Bridal Stores in the US Industry Market Research Report Now Available from IBISWorld

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A declining marriage rate and heightened competition from other industries will limit bridal store growth. For this reason, industry research firm IBISWorld has added a report on the Bridal Stores industry to its growing industry report collection.

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Americans are increasingly opting to postpone weddings or live together outside the traditional bonds of marriage, limiting the potential market for bridal stores.

The Bridal Stores industry is expected to grow 2.5% per year on average during the five years to 2015. While the slowly declining marriage rate has limited industry growth, economic recovery has increased consumers' wedding budgets and boosted demand for price-premium wedding products retailed by this industry. According to the latest data available from The Knot's annual wedding survey, the average amount spent on wedding gowns expanded from a low of $1,099 in 2010 to $1,357 in 2014. This trend is expected to continue through 2015, with revenue rising 2.3% to $4.3 billion during the year amid rising disposable income.

According to IBISWorld Industry Analyst Britanny Carter, "Americans are increasingly opting to postpone weddings or live together outside the traditional bonds of marriage, limiting the potential market for bridal stores." The marriage rate is in decline; however, competition is on the rise and such pressures have shaped industry performance over the past five years. Many manufacturers are expanding vertically and opening bridal shops, allowing them to sell their products at higher markups and boost revenue. The number of industry players is consequently anticipated to rise. External competition is also on the rise as a growing share of consumers purchase their bridal products online. E-tailers benefit from significantly lower rent and labor costs, allowing them to sell wedding gowns and related products at a lower price than the brick-and-mortar bridal stores that comprise this industry. Moreover, many department stores are expanding their bridal departments to boost revenue and alleviate mounting competition from online stores. As a result, industry profit is expected to contract over the five-year period, despite improving economic conditions.

“Revenue growth is anticipated to slow over the five years to 2020 as the marriage rate continues to decline and external competition grows,” says Carter. “Companies are expected to increasingly invest in labor to provide superior customer service and differentiate from online retailers, and rising wage costs will likely limit profit.” Rising disposable income will nonetheless boost wedding budgets and couples that postpone marriage typically generate stronger incomes, translating to higher wedding budgets.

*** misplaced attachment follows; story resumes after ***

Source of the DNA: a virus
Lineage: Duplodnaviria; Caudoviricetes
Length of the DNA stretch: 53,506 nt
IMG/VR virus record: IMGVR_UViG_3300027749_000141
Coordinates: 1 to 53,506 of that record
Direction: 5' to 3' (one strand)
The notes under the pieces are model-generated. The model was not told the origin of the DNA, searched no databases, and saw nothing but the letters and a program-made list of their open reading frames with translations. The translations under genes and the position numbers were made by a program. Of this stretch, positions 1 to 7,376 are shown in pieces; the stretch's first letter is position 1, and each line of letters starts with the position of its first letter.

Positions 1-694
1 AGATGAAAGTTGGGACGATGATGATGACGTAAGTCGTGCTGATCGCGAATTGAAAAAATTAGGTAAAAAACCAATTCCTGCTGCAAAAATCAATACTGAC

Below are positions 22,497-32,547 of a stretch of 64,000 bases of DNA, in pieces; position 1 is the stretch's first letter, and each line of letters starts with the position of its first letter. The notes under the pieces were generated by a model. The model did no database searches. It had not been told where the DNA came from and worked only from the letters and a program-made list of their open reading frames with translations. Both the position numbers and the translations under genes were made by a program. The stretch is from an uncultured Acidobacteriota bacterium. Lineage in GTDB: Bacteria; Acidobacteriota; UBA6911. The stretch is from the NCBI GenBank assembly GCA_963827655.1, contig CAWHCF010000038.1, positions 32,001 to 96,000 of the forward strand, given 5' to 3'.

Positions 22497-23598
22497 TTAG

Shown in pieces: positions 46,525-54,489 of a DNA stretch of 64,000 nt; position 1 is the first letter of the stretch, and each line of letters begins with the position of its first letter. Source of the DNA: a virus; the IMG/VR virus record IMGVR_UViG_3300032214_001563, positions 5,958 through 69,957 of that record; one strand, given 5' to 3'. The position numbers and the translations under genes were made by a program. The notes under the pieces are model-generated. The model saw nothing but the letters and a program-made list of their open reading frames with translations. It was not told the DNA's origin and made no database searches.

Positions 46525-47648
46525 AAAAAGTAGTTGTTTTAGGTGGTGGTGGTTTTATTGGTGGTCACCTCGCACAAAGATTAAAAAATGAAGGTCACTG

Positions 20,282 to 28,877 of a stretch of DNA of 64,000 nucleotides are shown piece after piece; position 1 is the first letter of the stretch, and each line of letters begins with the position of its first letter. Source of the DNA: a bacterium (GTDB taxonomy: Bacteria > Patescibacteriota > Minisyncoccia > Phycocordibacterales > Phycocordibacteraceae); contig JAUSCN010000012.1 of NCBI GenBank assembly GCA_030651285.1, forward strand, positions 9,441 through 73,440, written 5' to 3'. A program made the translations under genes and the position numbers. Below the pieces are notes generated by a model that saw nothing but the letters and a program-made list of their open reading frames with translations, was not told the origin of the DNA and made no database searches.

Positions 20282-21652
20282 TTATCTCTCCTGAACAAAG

For more information, visit IBISWorld’s Bridal Stores in the US industry report page.

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IBISWorld industry Report Key Topics

Stores in this industry primarily retail bridal wear, including wedding gowns, veils and other accessories such as shoes, gloves and jewelry. Stores also typically provide alterations, such as hemming, taking in or letting out seams, and lengthening or shortening sleeves.

Industry Performance
Executive Summary
Key External Drivers
Current Performance
Industry Outlook
Industry Life Cycle
Products & Markets
Supply Chain
Products & Services
Major Markets
Globalization & Trade
Business Locations
Competitive Landscape
Market Share Concentration
Key Success Factors
Cost Structure Benchmarks
Barriers to Entry
Major Companies
Operating Conditions
Capital Intensity
Key Statistics
Industry Data
Annual Change
Key Ratios

About IBISWorld Inc.
Recognized as the nation’s most trusted independent source of industry and market research, IBISWorld offers a comprehensive database of unique information and analysis on every US industry. With an extensive online portfolio, valued for its depth and scope, the company equips clients with the insight necessary to make better business decisions. Headquartered in Los Angeles, IBISWorld serves a range of business, professional service and government organizations through more than 10 locations worldwide. For more information, visit http://www.ibisworld.com or call 1-800-330-3772.

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Gavin Smith
IBISWorld
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